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Chulin 91

CHULIN 91 - Dedicated for a Refu'ah Shelemah for Yehoshua Heschel ben Ayeleth. May the Talmud Torah d'Rabim sponsored in his honor protect him and gain him a full and speedy recovery.



(a) According to Rav Ashi, the Beraisa, which requires the Gidin to be burned, is not referring to the actual Gidin, but to the Shuman ha'Gid - the fat of the Gid, which is not included in the Isur Gid, but which Yisrael, who are holy, have taken upon themselves not to eat.

(b) It needs to be burned - because min ha'Torah, it is fit to eat.

(a) Similarly, Ravina explains the Beraisa by quoting Rav Yehudah Amar Shmuel - who rules that although the Torah only forbids the long inner Gid (so called because it is on the inside of the thigh), the Chachamim added the short outer one to the Isur.

(b) In addition, the inner Gid runs beside the 'Kaf' (the round flesh that surrounds the thigh-bone), conforming with the Pasuk "al kaf ha'Yarech", whereas the outer one runs through it.

(c) The Beraisa is now referring - to the outer one, which requires burning for the same reason as the fat of the Gid, according to Rav Ashi's explanation.

(a) The Tana Kama in a Beraisa prescribes two sets of Malkos for someone who eats one k'Zayis from each Gid. According to Rebbi Yehudah - he receives only one.

(b) The problem with this is - Rebbi Yehudah's ruling that someone who strikes both of his Safek fathers one after the other is Patur from Malkos, because he holds 'Hasra'as Safek Lo Sh'mah Hasra'ah' (as we learned in 'Oso ve'es B'no'), in which case, he ought to be Patur from Malkos here too.

(c) We answer by citing another Beraisa, which discusses someone who leaves over from the Korban Pesach until the morning, and whom Rebbi Yehudah exempts from Malkos - because it is a La'av ha'Nitak la'Asei (as we explained there) ...

(d) ... implying that he would otherwise be Chayav - even though every Mosir is a Hasra'as Safek. And the Beraisa currently under discussion follows that version of Rebbi Yehudah's opinion.

(a) The Tana Kama of another Beraisa sentences someone who eats two Gidin of two thighs of two animals, to two two sets of Malkos; Rebbi Yehudah - to only one.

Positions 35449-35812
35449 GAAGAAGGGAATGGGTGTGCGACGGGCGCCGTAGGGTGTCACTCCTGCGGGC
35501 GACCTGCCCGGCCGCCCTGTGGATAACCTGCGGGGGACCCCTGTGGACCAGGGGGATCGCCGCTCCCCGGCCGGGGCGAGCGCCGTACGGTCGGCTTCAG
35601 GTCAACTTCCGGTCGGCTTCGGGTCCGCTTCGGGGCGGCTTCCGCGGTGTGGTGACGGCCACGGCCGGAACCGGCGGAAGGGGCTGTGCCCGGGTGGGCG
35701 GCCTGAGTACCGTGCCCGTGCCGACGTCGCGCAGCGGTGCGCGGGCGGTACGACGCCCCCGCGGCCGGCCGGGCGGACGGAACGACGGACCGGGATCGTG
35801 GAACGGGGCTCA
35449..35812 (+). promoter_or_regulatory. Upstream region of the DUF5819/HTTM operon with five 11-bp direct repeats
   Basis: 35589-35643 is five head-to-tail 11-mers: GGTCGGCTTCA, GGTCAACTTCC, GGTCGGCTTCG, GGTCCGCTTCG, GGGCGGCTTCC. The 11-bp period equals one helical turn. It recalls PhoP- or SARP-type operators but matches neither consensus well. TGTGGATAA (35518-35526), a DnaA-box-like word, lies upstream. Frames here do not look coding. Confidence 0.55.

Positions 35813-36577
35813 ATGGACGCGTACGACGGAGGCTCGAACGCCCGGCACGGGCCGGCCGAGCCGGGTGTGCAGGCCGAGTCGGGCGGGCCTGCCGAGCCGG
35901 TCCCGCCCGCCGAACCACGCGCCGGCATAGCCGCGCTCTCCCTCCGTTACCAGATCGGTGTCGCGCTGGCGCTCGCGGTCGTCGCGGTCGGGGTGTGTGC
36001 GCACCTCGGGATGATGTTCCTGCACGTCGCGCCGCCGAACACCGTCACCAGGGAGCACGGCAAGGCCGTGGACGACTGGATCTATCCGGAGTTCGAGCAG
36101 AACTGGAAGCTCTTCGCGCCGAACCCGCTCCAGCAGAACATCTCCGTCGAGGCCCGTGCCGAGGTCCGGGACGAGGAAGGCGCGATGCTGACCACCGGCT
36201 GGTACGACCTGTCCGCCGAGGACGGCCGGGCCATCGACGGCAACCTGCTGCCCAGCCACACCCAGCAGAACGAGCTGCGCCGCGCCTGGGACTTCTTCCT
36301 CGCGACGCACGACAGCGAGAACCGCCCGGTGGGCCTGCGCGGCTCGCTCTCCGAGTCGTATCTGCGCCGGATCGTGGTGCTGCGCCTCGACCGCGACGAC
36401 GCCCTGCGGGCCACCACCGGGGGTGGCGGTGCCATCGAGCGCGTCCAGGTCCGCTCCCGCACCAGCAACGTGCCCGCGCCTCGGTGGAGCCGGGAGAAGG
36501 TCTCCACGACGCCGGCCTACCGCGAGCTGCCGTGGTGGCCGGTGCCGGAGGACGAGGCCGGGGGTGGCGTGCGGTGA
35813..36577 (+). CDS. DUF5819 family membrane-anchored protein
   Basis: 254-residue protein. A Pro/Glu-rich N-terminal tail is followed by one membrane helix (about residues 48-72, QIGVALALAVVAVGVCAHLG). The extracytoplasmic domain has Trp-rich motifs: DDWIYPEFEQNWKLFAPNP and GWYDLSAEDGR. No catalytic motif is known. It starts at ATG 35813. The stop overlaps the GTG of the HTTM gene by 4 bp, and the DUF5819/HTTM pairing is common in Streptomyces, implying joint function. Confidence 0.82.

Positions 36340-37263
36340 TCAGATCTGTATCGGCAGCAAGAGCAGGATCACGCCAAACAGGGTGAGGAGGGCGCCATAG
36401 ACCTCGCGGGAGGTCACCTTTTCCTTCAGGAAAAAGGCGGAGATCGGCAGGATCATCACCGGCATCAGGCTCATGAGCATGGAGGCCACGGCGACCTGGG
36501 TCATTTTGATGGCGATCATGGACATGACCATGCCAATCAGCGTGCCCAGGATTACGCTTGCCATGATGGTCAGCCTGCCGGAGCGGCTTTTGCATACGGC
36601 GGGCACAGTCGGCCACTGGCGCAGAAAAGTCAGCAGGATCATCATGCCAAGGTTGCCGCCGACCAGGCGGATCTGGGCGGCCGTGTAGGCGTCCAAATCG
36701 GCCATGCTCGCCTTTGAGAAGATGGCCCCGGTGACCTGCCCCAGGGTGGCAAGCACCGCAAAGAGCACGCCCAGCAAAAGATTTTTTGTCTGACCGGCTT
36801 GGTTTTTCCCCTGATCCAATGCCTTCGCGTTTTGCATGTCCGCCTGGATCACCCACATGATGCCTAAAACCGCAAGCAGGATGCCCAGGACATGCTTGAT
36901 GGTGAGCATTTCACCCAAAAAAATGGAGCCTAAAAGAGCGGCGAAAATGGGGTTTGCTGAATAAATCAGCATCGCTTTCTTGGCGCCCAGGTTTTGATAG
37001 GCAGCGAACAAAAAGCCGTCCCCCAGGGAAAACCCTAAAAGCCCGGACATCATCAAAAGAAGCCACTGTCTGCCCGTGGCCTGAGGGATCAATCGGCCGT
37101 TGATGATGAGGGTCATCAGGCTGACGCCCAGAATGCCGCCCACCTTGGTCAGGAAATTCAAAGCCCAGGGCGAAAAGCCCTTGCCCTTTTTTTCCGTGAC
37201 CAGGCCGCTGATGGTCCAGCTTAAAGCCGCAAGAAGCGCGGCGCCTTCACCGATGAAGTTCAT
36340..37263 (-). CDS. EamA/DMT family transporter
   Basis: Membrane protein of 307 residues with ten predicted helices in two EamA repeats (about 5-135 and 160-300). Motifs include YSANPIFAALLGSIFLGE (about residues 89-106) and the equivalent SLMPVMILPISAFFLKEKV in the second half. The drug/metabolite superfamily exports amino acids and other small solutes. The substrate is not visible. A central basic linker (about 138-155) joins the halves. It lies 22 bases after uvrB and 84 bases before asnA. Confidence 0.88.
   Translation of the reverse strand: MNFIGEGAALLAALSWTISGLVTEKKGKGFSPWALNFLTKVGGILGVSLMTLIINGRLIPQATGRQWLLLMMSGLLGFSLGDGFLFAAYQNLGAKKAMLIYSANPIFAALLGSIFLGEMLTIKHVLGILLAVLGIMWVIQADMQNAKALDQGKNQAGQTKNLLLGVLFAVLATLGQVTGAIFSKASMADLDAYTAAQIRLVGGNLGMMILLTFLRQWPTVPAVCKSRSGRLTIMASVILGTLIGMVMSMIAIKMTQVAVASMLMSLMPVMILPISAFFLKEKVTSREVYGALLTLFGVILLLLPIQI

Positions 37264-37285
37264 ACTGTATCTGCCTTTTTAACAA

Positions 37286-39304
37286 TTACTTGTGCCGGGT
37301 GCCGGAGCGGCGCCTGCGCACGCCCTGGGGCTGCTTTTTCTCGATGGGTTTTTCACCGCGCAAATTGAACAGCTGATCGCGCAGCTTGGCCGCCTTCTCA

(b) From the fact that the Tana refers to two Gidin of two animals (rather than of the same animal), we extrapolate that - he must be speaking about two right thighs ...

(c) ... a proof that Rebbi Yehudah must be certain that Gid ha'Nasheh applies only to the right thigh and not to the left; otherwise he would not receive Malkos at all.

(d) He nevertheless receives only one set of Malkos, according to Rebbi Yehudah - because it speaks when there is only one k'Zayis between them, and as we have already learned, Rebbi Yehudah exempts someone who eats a Gid that is less than a k'Zayis from Malkos (even though it is a complete entity).

(a) Rebbi Yehudah learns that the Isur Gid ha'Yerech pertains specifically to the right Gid from the Pasuk ...
1. ... "Asher al Kaf ha'Yarech" (Rava) - because of the 'Hey' in "ha'Yarech" - implying the more important of the two (since right generally takes preedence over left).
2. ... "be'He'avko Imo" (RebbiYehoshua ben Levi) - because this is how two people wrestle, as we explained earlier (but from Rebbi Yehudah's own S'vara).
(b) The Rabbanan learn from the 'Hey' of "Kaf ha'Yarech" - that the Torah is referring to the inner Gid, which, together with its roots and its sinews, runs the full length of the thigh (as opposed to the outer one, which is much shorter (as we explained earlier). One also sees it as soon as one cuts open the thigh.

(c) According to Rebbi Shmuel bar Nachmeni, Ya'akov placed the Angel of Eisav on his right hand side for protection, because the latter resembled a Nochri, and Mar said that if someone is joined by a Nochri on a journey - he should place him on his right so that, should he start up with him, he will more easily be able to defend himself.

(d) According to Rav Shmuel bar Acha in the name of Rava bar Ula - the Angel resembled a Talmid-Chacham, and he therefore placed him on his right hand - as a sign of respect ...